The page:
Shot Seven Is that E.T. on the ceiling?
Indiana Jones and the Fate of Hal Barwood
Barwood’s first game with Lucas was Indiana Jones and the Fate of Atlantis some years ago, and since then he has since spawned what some call Little Indy and Little Yoda (Desktop Adventures denizens). Now he is working on expanding the horizons of the genre.

"When you have that mouse in your hand and you’re stuck on this one puzzle, it seems to be a little too limiting, and I’m trying to move away from that. The element that will most directly effect this is immersive exploration. This means real-time 3D with worlds that are actually coherent, that you can run around in, and puzzles that pertain to the manipulation of those worlds, and… action. For example, Indy. Indy is an action guy." He knows, however, that many adventurers are hard-pressed to accept action elements—the mere thought of them makes many become immediately fumble-fingered, slack-jawed and glassy eyed. "Even in Fate," he continues, "the action elements shocked and annoyed all my colleagues here, so it is taking a bit of a chance. But I just couldn’t stand having a character like Jones who is a swashbuckling guy suddenly just standing there looking for a way to use the wax lips with the rhinoceros."

Shot Eight Death on the Bounty
Action-arcade wimps, take heart
If you don’t have optimum action skills, you’re not necessarily stuck—they are crafting the game as more of an intellectual challenge than anything else. Learning to do the sophisticated things you must do to physically explore the world is not really a matter of dexterity. For instance tossing Indy across a 10 meter gap and having him hold on by his fingernails is simply a question of being able to gauge the distance and figure out what to do. If you do want a first-person shooter, however, you may switch to first-person mode during combat sequences. But after combat, play automatically shifts back into third-person.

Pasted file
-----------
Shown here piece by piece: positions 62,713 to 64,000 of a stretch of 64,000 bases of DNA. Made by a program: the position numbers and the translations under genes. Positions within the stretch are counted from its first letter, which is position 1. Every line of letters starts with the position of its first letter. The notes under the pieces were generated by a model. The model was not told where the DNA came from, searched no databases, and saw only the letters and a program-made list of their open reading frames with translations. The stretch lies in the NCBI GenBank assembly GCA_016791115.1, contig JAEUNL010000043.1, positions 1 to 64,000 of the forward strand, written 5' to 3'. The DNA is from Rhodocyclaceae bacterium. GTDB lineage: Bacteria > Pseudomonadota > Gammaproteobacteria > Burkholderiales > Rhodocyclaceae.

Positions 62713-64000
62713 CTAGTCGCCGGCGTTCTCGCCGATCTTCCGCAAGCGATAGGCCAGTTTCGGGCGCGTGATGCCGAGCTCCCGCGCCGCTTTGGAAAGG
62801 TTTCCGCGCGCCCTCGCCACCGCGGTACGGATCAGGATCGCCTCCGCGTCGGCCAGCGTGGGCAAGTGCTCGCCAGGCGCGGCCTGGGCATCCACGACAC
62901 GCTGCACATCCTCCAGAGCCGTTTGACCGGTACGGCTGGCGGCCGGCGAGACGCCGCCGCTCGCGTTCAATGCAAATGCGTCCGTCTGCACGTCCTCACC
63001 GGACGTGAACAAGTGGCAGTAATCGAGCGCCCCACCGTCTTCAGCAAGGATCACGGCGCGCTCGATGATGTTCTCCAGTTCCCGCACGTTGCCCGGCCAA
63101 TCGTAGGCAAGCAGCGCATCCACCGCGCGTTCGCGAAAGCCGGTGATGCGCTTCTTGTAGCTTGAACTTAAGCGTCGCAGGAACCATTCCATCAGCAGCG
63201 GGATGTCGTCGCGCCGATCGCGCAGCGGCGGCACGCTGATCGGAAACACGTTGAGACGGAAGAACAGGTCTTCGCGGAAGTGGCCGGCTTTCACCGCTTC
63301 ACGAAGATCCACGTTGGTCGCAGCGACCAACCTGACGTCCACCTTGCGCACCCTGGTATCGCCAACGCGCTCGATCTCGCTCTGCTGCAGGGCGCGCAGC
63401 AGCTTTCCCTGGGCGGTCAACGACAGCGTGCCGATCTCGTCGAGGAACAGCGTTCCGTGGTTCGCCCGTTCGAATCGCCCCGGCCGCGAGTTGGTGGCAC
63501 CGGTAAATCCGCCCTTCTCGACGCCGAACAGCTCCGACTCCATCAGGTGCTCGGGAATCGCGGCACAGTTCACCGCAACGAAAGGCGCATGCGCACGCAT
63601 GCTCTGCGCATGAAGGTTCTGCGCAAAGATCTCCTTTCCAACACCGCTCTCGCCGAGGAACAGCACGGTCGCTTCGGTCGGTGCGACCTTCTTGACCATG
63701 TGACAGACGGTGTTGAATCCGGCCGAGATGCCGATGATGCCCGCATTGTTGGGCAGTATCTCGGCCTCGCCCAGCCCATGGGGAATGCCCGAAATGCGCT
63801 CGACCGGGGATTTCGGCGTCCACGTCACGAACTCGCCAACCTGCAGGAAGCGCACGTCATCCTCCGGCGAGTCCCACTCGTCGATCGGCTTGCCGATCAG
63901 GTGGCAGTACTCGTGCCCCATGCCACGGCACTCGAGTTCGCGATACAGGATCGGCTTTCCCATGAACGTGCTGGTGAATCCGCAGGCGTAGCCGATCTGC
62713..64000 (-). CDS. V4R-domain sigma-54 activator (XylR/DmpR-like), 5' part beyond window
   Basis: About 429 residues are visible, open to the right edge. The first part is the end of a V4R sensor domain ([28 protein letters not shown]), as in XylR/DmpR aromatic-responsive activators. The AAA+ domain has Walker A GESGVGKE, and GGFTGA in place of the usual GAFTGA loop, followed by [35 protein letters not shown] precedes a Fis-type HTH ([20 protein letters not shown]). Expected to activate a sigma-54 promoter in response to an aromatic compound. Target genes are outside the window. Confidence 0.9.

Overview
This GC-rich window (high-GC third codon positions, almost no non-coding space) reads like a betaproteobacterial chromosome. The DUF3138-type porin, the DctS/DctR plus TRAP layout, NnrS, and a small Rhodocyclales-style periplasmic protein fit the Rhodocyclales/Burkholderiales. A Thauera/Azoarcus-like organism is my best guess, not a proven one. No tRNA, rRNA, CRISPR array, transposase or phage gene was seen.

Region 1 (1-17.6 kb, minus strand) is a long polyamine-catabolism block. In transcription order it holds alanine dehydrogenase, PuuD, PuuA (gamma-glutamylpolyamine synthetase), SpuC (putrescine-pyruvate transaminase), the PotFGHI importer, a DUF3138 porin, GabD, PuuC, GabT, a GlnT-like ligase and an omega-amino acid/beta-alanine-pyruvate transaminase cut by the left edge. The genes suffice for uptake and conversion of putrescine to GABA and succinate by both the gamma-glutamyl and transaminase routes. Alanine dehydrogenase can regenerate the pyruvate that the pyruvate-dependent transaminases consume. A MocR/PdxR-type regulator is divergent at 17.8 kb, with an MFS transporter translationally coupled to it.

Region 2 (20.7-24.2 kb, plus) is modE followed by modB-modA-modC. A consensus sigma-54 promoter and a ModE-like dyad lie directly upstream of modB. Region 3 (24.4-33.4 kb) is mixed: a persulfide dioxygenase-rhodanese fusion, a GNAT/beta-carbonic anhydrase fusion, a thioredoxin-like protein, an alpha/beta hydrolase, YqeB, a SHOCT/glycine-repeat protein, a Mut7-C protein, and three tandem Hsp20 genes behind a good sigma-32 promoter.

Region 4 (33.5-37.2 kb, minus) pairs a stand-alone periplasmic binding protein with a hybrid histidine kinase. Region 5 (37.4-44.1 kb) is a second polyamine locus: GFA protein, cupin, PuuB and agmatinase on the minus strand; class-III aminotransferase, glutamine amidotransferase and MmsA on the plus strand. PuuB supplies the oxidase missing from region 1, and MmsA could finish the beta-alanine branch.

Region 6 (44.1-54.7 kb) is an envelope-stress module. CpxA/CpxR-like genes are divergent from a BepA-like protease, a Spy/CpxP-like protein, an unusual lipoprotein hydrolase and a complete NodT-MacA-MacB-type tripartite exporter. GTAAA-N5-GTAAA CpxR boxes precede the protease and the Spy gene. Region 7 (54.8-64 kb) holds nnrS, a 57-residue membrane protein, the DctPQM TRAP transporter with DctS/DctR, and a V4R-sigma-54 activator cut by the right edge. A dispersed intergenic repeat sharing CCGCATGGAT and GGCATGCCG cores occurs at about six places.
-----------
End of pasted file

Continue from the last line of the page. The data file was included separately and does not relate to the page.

"Because the world we’re building is more intricate and complicated than anything we’ve done before, it’s unlikely that players would be able to negotiate it in first-person mode," says Barwood. "You would most likely stumble over things and fall into pits."

Basically, you have the control. If you don’t like to kill things, you can bump down the difficulty slider and suddenly they’ll be dropping like gnats. You can change difficulty on the fly even during combat. Beware, however, the "Indy quotient." A little monitor will know whether or not you wimped out, and will deduct points from your final score.

Shot Nine Glottis and Manny have quite the hot rig
It’s not only the difficulty level that determines the quotient. High-score seekers will have to play in maximum difficulty, solve everything and find all the secrets. Secrets include not only "touch this wall" secret places, but (since Indy is such a lusty treasure hunter) a great many tradable antiquities. Dozens of other puzzles exist as well. "There are elements with which, as in any 3D world, you need to interact in order to manipulate the world," says Barwood. "But it’s not a real world… so there’s a certain abstract quality to how you do the manipulation. We try as hard as we can to make it intriguing, but to still offer sufficient internal clues. There will be a fair number of the ‘flip-the-switch’ variety of puzzles, but also more complicated ones."

They haven’t forgotten how…
The thing about LucasArts’ adventure games is that you can grab one of their dust-covered products from a number of years ago off the shelf and still have a wonderful evening with it. On the other hand, you might pull out several of their competitors’ newer "slicker" adventures from the last year or so and be bored to tears. The soul of an adventure game has little to do with its externals, and this is something LucasArts continues to remember—something we hope it will always remember. And if they can do it in 3D, all the better.

by Cindy Yans
DEMO: Grim Fandango